Is 'Congestion Pricing' Good at Reducing Traffic, or Is It Just Another Big Price Gouge?
Cab driver Doug Schifter committed suicide last week, severely distraught due to the crushing weight of the gig economy. Uber, Lyft—and even congestion pricing—were some of the distressing issues he pointed to in the months and weeks leading up to his death. While at one time he could work 40 hours a week and make good money driving a black car, he was now working 100-plus hours a week, and still unable to make ends meet.
Congestion pricing, which Schifter had written about for Black Car News, might seem like a good idea to public transit, cycling and pedestrian advocates: Groups including Transportation Alternatives assert the plan will “reduce the total number of cars in the city,” reduce fatalities and make streets safer. They point to London’s congestion pricing as making streets safer for cyclists, with rates on injury and fatalities that fell by nearly 70%.
The idea so far, according to the New York Times, is that, “Drivers who enter a zone that stretches from 60th Street south to the Battery could be charged $11.52 during peak commuting hours, while trucks would have to pay $25.34. Passengers using ride-hailing apps, like Uber and Lyft, which have contributed significantly to the traffic problems, could face a $2 to $5 per-ride surcharge.”
The idea would be to use that money—estimated to be a billion or more per year—to pay for much-needed upgrades to the MTA, New York City’s public transit, though NYC Mayor Bill de Blasio says the plan doesn’t guarantee reliable funding for the transit system.
Some see the plan not as a funding source for a better MTA, but rather as an undue tax burden on New York’s middle and working class. State Assembly member David I. Weprin (D-Queens) considers it an “additional tax on people who drive into Manhattan, often not wealthy people, but middle-class people,” he told the New York Times. Many New Yorkers are already slapped with tolls—as much as $15 for a car to cross—once—into Manhattan at the George Washington Bridge and as much as $17 for a car to cross into Brooklyn via the Verrazano bridge. New Yorkers already pay a surcharge in taxis that goes to the MTA and a cell phone tax that also goes to the MTA, on top of the tolls and charges they pay when they use the transit system.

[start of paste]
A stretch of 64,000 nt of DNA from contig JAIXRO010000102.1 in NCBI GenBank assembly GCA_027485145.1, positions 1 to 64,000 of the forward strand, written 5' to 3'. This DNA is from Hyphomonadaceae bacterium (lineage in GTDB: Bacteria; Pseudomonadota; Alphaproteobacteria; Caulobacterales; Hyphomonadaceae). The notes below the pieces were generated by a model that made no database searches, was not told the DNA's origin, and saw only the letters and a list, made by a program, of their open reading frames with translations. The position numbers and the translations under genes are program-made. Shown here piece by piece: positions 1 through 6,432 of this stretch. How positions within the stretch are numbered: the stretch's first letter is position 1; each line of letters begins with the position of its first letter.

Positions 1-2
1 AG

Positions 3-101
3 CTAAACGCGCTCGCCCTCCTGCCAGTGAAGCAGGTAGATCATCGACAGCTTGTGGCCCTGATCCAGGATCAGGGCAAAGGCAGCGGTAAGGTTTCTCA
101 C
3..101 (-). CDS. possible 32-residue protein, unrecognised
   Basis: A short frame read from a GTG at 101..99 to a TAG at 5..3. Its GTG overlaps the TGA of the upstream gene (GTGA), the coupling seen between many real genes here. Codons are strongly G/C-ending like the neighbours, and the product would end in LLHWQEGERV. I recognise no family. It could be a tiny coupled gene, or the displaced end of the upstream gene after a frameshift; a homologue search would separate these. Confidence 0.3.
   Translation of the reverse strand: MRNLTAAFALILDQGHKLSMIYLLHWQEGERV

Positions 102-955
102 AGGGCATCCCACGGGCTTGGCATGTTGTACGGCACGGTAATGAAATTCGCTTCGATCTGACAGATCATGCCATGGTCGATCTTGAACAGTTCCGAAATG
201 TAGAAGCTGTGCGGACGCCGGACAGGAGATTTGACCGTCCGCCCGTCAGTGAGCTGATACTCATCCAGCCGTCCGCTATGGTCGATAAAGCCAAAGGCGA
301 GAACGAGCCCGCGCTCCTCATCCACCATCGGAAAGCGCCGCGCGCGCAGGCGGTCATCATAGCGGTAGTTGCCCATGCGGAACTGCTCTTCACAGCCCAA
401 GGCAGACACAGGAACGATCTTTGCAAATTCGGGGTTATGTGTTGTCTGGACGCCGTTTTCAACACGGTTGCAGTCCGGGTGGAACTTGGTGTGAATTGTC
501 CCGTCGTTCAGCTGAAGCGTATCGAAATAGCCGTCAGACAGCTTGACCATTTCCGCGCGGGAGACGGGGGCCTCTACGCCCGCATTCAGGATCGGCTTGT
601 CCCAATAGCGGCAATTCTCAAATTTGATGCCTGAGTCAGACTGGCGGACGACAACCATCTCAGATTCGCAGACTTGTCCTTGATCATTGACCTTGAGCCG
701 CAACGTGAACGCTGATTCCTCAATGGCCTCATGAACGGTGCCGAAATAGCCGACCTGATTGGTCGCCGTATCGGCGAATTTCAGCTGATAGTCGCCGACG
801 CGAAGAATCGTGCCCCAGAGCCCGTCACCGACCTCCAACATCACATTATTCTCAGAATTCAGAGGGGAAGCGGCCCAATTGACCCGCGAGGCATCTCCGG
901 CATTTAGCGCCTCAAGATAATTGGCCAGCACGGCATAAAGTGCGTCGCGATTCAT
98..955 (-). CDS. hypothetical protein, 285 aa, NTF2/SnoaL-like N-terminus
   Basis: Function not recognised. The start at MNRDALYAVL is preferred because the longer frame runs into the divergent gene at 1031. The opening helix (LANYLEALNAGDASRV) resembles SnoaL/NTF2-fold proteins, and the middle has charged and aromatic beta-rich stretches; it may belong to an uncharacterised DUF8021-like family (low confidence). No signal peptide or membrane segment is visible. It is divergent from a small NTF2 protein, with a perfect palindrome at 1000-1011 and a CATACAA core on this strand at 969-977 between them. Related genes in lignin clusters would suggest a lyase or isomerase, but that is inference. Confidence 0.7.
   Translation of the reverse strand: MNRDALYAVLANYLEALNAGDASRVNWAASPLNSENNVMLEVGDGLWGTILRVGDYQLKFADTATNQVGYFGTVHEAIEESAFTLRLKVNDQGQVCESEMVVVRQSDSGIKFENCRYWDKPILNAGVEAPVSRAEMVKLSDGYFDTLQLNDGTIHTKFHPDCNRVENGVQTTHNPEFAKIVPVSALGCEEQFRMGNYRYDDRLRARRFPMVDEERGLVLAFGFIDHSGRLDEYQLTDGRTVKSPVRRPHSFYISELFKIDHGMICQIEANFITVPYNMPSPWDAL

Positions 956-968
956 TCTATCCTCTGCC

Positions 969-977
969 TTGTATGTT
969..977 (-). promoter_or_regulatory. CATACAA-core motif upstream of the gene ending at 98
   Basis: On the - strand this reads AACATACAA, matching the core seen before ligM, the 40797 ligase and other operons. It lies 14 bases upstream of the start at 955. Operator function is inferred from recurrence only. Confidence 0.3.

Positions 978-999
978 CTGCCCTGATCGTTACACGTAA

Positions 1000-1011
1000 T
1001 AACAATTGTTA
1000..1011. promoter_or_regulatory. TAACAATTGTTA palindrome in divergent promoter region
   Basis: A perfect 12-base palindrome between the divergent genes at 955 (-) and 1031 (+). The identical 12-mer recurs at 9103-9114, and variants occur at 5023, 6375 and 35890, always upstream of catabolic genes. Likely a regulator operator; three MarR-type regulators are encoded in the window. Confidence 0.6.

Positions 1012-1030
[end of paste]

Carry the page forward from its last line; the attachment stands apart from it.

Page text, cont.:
New York Governor Andrew Cuomo, whose Fix NYC committee wrote the report suggesting the congestion pricing plan, calls Manhattan congestion “unbearable” and “a nightmare.”
Yet a big part of that traffic is congestion caused by the politics of the wealthy in New York City: Ubers and Lyfts are up over 60% in just four years (yet one-third of those cars are empty at any one time). And more New Yorkers are shopping online, often because ridiculously high commercial rents have skyrocketed the cost of many staple items people once purchased from neighborhood stores. As a result of consumers seeking better deals online, e-commerce deliveries are up over 30% in just five years, and those big box trucks are now making over 80% of their deliveries to residential buildings, clogging one-way streets, blocking bike lanes and double parking, hindering traffic flow.
This leaves many New Yorkers to wonder, why not charge the box trucks and Uber and Lyft the congestion fees specifically, rather than citizens already paying taxes and tolls for the MTA?
Well, that answer, again, might actually be in the politics of the wealthy: Lobbying. Democracy Now recently reported that in 2016, Uber and Lyft together spent more on lobbying than Amazon, Microsoft and Walmart combined. Democracy Now also noted that Uber often hires former Democrats, and that Gov. Cuomo is Uber’s biggest cheerleader in New York, going so far as to prevent the city of New York from capping the number of Ubers on the street.
Uber has been lobbying for rules and regulations that work in its favor from states nationwide. This enables it to out-compete the existing taxi industry in a place like New York, which once could claim the best and most respected cab drivers in the world. Uber drivers, for their part, profit from bonuses when they start working for the company—and then the money dries up. Exempted from labor laws and regulations, drivers can see their income drastically reduced. The legal corruption that harms workers is at the core of Schifter’s death, as noted in his own suicide note, posted to Facebook.
So the question becomes: If the government is truly by and for the people, when will politicians like Cuomo put their own citizens first? And when and how will the people hold them accountable? How do we protect the citizens, the poor, the pedestrians, the cyclists, and the cab drivers, without a regressive tax? Schifter’s death is a tragedy, but it is not a solution. And neither is a blanket congestion tax on New Yorkers.